Rotary chair testing examines the lateral semicircular canal’s function in the low and mid frequencies. However, its high cost, lack of specific canal information, and availability of video head impulse limit its usage.

Video Head Impulse Test. vHIT, according to Halmagyi and Curthoys is used to check the semicircular canals and the vestibulo-ocular reflex triggered by high-frequency head movements. (Halmagyi & Curthoys. 2018) The correlation between head and eye movements was registered as gain (= quotient eye speed ÷ head speed), with values below 0.8 considered abnormal. (Alfarghal M, et al. , 2022)

VEMP, the Cervical VEMP (cVEMP)which mainly reflects the function of the saccule and the ocular VEMP (oVEMP), which mainly reflects the function of the utricle (Li et al., 2020). In 80% to 100% of cases, cervical vestibular evoked myogenic potential (c VEMP) is usually lost, as per the metanalysis by Krause et al. (2009)

Postural test assessment (Romberg’s test). The patient is instructed to stand with their heels together and toes spread apart at approximately 30◦. The arms can rest along the body or be extended forward. The test is considered positive if the patient shifts or falls. The side of the fall will be the side of vestibular hypofunction. The test’s sensitivity can be increased if performed on a foam pad, first with the eyes open and then with the eyes closed. The test is positive when patients can stabilize their posture with their eyes open, but not when they are closed. The test on the pad simulates condition 5 of the dynamic posturography and the subject’s fall indicates vestibular dysfunction (Bittar et al., 2017).

Fukuda or Unterberger Test. With arms outstretched, the patient is asked to march in place 50 steps with their eyes closed. Rotations higher than 45° are considered abnormal. Asymmetrical lesions of the vestibular system result in body rotation toward the slow nystagmus component such as toward the hypofunctioning labyrinth (Grommes & Conway, 2011; Bittar et al., 2017).

Computerized Dynamic Posturography. An exam which is used as a quantitative assessment of the body balance. The postural performance of the CI patients significantly different from the controls, mainly in the Eyes Closed condition. The CI patients showed significantly reduced limits of stability and increased postural instability in static conditions. In dynamic conditions, they spent considerably more energy to maintain equilibrium. (Bernnard-Demanze et al., 2014; Ibrahim et al., 2020; Vaz et al., 2022)

Subjective virtual verticality. A straight line was drawn in the middle at the bottom of a bucket. The examiner held the bucket horizontally in front of the patient’s face. The patients could then look inside the bucket to see the line. The examiner spun the bucket 10 times in a row alternately to the left or right, and the patient should turn it back to the vertical using the line inside the bucket. The examiner then measured off a possible deviation from the vertical using a plumb and a protractor, which were attached to the bucket. SVV reflects lateral differences in the tonic affinity of the otolith organs (especially the utricle). A deviation of more than 2 was rated outside normal range (Böhmer et al., 1997).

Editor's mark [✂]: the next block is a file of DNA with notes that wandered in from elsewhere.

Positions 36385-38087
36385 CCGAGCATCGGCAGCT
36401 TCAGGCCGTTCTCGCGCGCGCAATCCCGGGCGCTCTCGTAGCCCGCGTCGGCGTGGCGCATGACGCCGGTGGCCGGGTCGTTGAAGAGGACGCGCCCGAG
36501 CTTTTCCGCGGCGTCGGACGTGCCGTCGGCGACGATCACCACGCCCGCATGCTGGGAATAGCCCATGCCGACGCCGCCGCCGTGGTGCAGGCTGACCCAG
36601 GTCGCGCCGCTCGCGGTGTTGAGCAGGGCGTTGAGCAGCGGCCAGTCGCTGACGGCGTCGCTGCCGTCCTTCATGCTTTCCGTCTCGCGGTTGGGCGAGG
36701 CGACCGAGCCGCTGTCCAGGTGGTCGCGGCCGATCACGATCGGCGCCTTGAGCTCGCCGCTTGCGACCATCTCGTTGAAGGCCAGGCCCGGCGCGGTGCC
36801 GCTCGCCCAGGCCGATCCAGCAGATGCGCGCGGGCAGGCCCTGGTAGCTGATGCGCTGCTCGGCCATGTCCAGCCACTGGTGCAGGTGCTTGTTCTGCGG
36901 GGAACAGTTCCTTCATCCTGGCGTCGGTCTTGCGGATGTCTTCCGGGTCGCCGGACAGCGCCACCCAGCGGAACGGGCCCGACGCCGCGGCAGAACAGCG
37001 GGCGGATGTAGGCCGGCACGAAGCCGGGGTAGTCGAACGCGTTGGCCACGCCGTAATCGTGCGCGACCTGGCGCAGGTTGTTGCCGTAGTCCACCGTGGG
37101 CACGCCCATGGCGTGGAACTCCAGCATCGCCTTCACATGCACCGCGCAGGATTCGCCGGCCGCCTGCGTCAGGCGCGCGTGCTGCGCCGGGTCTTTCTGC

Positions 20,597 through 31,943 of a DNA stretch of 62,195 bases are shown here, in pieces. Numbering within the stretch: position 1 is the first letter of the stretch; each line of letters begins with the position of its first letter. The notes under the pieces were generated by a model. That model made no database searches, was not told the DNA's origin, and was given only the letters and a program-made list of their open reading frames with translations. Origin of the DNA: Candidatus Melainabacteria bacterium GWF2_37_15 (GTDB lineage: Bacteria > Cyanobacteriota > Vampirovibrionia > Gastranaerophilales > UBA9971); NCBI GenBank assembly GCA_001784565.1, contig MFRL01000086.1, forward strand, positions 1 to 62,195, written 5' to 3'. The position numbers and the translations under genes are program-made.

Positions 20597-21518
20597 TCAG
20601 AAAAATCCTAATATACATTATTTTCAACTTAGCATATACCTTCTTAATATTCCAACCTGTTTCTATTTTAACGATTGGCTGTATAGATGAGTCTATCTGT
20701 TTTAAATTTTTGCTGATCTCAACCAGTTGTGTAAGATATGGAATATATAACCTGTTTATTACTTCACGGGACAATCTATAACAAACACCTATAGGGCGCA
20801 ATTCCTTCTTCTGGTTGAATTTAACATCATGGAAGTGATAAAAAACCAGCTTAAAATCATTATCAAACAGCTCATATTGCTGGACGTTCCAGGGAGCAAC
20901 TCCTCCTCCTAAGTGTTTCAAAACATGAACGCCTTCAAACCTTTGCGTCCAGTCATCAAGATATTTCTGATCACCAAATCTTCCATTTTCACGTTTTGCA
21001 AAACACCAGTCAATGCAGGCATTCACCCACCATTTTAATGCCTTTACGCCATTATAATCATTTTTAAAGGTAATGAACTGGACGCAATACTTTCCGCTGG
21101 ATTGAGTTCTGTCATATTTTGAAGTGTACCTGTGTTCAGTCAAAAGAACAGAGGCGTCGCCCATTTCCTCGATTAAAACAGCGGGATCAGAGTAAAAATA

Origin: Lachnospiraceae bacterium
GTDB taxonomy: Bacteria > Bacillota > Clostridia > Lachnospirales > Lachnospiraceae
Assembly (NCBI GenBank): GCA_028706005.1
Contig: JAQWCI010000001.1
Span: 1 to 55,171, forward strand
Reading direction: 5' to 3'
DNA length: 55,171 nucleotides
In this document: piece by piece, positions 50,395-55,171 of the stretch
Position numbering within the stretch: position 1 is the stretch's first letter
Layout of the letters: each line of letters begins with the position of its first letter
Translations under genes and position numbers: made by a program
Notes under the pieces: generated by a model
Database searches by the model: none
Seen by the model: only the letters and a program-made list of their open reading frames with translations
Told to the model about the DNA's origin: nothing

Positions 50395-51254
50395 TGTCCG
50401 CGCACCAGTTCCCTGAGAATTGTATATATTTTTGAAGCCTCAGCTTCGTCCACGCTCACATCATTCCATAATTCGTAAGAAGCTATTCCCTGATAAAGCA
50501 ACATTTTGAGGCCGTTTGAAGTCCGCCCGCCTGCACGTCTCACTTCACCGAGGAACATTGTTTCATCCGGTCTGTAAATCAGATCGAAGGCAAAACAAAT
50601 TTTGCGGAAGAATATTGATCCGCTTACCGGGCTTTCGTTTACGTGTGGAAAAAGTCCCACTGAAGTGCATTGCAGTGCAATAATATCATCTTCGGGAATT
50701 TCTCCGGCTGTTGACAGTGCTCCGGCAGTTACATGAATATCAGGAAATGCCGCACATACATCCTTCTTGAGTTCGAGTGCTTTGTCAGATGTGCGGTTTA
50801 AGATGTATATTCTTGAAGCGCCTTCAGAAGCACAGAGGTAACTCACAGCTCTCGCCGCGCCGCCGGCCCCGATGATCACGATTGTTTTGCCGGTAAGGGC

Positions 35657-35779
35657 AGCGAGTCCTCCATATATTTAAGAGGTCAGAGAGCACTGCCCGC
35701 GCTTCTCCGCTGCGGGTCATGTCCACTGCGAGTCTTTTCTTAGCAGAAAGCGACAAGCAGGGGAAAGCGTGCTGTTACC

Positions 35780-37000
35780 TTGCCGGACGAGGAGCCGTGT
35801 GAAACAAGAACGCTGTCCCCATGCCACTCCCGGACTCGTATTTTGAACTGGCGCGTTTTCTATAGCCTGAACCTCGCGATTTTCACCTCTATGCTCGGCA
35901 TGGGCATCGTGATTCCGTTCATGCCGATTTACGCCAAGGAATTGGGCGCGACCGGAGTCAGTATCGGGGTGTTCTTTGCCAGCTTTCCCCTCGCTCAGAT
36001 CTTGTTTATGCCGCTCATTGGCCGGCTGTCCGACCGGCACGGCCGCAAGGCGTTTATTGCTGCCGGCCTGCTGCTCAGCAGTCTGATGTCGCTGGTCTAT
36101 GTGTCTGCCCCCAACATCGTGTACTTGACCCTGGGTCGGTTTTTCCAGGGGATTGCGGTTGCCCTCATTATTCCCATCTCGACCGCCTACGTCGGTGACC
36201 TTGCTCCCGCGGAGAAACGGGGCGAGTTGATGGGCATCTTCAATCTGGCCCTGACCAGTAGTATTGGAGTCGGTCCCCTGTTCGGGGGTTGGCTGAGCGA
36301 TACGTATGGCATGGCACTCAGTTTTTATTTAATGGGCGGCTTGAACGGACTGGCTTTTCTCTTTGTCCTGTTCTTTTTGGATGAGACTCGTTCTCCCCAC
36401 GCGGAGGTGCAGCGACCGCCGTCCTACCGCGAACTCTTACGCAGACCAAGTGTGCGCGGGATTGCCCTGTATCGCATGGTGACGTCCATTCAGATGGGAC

Tests for BPPV: Dix-Hallpike and McClure-Paganini tests are used to diagnose BPPV.


Insertion of electrode array through a round window rather than cochleostomy. This approach is the most advantageous and is still favoured in “structure-preserving surgery” (Todt et al., 2008). Slow electrode array insertion and topical application of corticosteroids intraoperatively help preserve vestibular function (Ibrahim et al., 2017; Vaz et al., 2022).


Vestibular sedatives can be prescribed for reducing the acute onset vertigo after cochlear implantation, e.g., prochlorperazine, diphenhydramine and meclizine. Appropriate repositioning maneuver if BPPV is found. Vestibular rehabilitation is an effective intervention to improve overall balance, especially in cases of vestibular hypofunction. (Ibrahim et al., 2017; Vaz et al., 2022)


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About the author

Alfarghal Mohamad, MBBS, MSc, AuD

Dr. Alfarghal Mohamad obtained his medical degree in 1996, and completed residency training in audiovestibular medicine at Ain Shams university, Cairo, Egypt in 2003. He completed Canadian Clinical Certificate in Audiology in 2012, and in 2015 he completed advanced studies in cochlear implant certificate program and Audiology Doctorate at Salus University, Philadelphia, USA. Alfarghal has more than 20 years of clinical experience including a wide scope of practice. He is currently the chief of Audiology Services at King Abdulaziz Medical City-Jeddah, KSA and is the co-founder and scientific director of AVISA.STANDARD company (Bahrain) which provides training in the field of audiology and vestibular medicine.